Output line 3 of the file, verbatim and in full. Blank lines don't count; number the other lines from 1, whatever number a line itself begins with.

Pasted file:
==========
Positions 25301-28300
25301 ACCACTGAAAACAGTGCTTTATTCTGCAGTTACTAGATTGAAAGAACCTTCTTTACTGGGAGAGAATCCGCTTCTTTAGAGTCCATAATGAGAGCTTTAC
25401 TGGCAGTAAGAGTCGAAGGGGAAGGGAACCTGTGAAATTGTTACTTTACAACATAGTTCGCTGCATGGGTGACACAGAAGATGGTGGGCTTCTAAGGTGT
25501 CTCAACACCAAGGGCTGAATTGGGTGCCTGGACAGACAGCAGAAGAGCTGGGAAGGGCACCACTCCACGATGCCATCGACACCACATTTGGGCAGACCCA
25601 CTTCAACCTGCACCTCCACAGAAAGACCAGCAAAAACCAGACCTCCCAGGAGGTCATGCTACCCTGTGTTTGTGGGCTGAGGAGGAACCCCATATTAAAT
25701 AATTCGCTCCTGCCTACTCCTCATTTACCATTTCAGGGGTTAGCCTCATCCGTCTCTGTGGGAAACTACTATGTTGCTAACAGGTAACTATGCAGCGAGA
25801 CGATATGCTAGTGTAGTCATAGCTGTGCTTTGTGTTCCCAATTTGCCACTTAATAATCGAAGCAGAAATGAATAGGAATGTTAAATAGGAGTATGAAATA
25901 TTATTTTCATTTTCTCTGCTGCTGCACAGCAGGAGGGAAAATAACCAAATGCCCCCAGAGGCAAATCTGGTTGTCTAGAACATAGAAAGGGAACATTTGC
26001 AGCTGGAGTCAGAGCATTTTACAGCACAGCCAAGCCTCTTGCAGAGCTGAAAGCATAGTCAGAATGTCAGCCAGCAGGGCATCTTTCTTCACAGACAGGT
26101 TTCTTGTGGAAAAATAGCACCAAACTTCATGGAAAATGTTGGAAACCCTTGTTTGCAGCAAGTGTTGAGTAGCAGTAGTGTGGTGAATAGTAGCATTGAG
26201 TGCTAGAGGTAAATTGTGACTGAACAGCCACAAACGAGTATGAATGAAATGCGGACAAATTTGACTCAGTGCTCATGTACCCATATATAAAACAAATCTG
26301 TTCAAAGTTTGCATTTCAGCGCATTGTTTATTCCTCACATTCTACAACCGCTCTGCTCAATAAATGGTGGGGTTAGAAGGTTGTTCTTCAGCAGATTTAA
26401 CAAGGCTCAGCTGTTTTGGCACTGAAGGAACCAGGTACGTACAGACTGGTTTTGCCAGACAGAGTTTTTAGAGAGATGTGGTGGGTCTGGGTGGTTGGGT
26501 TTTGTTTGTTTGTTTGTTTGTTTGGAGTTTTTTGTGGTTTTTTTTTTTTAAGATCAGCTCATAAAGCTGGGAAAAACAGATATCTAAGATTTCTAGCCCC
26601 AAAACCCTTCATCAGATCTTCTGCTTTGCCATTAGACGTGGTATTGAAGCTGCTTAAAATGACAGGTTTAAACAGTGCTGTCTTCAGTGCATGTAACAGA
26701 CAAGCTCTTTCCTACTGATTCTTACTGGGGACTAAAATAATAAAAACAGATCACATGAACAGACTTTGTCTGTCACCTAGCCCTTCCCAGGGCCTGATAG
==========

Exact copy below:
25401 TGGCAGTAAGAGTCGAAGGGGAAGGGAACCTGTGAAATTGTTACTTTACAACATAGTTCGCTGCATGGGTGACACAGAAGATGGTGGGCTTCTAAGGTGT